Victor hires Time Travellers to return him to May 16, 1974, the day he first met Marianne in a Lyon café. He finds himself beguiled by every detail, from the vintage editions of Libération to the punchy plastic egg holders to Margo (Doria Tillier), the actress he accepts as the Marianne he fell for 45 years ago. It feels like a beautiful dream. But what happens when it’s time to wake up?

Recalling the films of Charlie Kaufman, La Belle Époque invites us to peer into the past, consider how it made us who we are, and to muse on who we might still aspire to be.

PARASITE

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Wednesday, March 4, 2020

Parasite – South Korea

Location: SilverCity

Show Times:  6:30 & 8:50 pm

Director: Bong Joon-ho
Cast: Kang-ho Song, Lee Sun-kyun, Cho Yeo-jeong 
Running Time: 131 minutes
Language: Korean with English subtitles 

Rating: 14A (scenes of violence) 

Six Oscar nominations including Best Picture; Cannes International Film Festival: Palm d’Or; Best Foreign Language Film: Golden Globes; Los Angeles Film Critics Association Awards: Best Picture, Director, Supporting Actor (Kang-ho Song); New York Film Critics Circle Awards: Best Foreign Language Film; Toronto Film Critics Association Awards: Best Picture, Director, Foreign Language Film. 97 other wins, 165 nominations. 

“Gloriously amoral tale of an unscrupulous poor family that connives its way into the mansion of a rich, gullible clan is very funny and very dark. Sure-handed and sly, with a moral compass that wavers as the tables turn.”—Jim Slotek, Original.Cin

Bong Joon Ho’s Parasite is an overwhelming experience, taking viewers by surprise with how original and unusual it is. What begins as a clever social satire about the haves and have-nots in the world morphs into an ingenious (and violent) thriller with endless story twists.

At the outset, we meet the Kim family, who are barely scraping by, living in a crowded cellar on a filthy street and stealing a Wi-fi signal from their neighbour. They are accustomed to making do but aren’t happy about their situation.  However, things start to brighten when the teenage son lucks into a tutoring job with the well-off Park family, teaching the spoiled oldest daughter and impressing the shallow mom.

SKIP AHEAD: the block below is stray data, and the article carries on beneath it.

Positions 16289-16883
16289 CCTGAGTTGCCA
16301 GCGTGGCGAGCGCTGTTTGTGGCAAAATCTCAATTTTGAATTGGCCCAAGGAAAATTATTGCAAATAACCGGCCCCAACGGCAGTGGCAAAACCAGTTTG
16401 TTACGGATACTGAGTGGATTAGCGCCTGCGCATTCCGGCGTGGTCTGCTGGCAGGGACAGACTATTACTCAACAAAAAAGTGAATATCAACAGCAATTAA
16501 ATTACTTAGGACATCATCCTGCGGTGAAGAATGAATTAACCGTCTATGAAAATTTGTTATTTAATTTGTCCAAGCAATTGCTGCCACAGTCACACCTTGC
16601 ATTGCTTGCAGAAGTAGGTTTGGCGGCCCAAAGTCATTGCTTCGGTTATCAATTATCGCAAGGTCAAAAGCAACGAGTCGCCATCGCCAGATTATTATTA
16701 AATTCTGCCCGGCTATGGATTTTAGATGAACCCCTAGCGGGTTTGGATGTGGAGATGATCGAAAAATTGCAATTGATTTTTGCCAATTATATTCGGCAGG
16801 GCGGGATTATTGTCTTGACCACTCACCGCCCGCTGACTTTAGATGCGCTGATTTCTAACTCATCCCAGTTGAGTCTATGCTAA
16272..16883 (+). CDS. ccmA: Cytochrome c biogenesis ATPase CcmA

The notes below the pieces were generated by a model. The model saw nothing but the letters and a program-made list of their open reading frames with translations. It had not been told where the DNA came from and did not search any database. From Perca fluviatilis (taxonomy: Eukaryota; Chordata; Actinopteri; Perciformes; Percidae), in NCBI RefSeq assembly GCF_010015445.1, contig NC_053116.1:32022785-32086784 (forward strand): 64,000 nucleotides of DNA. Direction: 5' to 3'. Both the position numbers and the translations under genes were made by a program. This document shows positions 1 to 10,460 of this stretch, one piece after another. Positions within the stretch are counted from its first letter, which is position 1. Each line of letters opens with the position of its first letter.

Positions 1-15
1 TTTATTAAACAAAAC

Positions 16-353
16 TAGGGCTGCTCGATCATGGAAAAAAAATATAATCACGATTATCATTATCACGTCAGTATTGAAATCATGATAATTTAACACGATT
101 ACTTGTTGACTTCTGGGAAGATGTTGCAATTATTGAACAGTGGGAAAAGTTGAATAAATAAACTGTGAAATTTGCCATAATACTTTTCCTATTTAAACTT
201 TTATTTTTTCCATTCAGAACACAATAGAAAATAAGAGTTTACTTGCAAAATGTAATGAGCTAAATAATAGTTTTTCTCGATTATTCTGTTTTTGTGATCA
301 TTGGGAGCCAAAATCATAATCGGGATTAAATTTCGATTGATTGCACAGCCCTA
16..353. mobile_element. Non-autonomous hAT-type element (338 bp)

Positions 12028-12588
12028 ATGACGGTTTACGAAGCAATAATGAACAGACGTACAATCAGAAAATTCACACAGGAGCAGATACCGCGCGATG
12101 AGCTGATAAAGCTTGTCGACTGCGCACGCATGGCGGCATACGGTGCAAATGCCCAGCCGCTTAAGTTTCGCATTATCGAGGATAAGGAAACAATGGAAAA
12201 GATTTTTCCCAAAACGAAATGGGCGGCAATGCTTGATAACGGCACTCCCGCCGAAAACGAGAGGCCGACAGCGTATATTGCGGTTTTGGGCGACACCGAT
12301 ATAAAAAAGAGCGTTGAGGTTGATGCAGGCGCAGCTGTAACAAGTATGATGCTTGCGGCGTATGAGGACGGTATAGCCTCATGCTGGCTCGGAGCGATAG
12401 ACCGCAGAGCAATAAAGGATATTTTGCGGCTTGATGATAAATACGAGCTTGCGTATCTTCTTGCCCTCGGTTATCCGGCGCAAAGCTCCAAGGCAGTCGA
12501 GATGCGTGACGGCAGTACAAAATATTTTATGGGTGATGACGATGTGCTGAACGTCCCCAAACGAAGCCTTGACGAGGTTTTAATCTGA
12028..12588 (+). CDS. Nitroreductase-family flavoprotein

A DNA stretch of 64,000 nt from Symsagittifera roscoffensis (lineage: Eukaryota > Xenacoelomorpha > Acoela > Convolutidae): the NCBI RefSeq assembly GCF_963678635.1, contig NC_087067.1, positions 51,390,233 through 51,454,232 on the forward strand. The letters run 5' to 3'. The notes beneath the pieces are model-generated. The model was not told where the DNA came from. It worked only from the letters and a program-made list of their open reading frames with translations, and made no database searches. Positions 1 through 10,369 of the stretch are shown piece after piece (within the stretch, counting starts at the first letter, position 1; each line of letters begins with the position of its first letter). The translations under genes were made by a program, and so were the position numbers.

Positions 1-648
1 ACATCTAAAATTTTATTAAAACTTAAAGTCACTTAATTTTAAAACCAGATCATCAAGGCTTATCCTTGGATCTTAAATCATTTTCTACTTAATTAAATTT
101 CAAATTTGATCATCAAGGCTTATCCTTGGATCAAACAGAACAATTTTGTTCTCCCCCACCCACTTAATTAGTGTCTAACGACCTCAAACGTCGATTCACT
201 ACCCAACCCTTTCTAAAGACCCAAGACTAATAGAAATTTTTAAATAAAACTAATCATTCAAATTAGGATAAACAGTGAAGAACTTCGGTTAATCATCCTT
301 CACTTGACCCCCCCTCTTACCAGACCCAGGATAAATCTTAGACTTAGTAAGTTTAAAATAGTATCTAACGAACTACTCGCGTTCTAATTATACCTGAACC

The gullible mother is taken with her new tutor and asks if he knows someone who can help her indulged little son with art lessons. He just so happens to have such a candidate, but he simply chooses not to reveal that the new “art teacher” is his sister. Bit by bit, the Kim family insinuates itself into the Park household. This ultimately involves Dad as chauffeur betraying a strange odor that plays for easy laughs but there’s a price to be paid for such wrinkle-nosed condescension.

Parasite moves quickly from tone to another, mixing pathos and satire with thrills and drama, in a perfectly controlled blend of different genres.  A vertical story of class struggle—literally punctuated by staircase scenes going from mouldy basements to glistening, ultra-contemporary ground floors—Parasite observes and dissects mostly with satirical surgical precision the life of two families of different social backgrounds, leavened by comedic moments.  Simply beware of the rather startling, dark climax.  

It’s funny, inventive, relevant, and full of surprises. One never knows what’s coming next.

Parasite has been enjoying box office success and effusive accolades and dozens of awards including the Cannes Palm d’Or and Golden Globe. Step into the entwined lives of the Kims and Parks to find out why. 

AND THE BIRDS RAINED DOWN

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Wednesday, February 19, 2020

And the Birds Rained Down (aka Il Pleuvant des Oiseaux) – Canada

Location: SilverCity

Show Times:  6:30 & 8:50 pm

Director: Louise Archambault
Cast: Rémy Girard, Kenneth Welsh, Andree Lachapelle, Gilbert Sicotte 
Runtime:  127 minutes
Language: French with English Subtitles 

Rating: 14A

San Sebastian International Film Festival: Audience Award, Louise Archambault. Toronto International Film Festival: Best Canadian Film Nominee. Two other nominations.

“This eco-friendly, elegantly delivered tale about the sunset changes in the lives of a trio of graybeards living in the woods is engaging, thought-provoking and ultimately moving.”—Jonathan Holland, Hollywood Reporter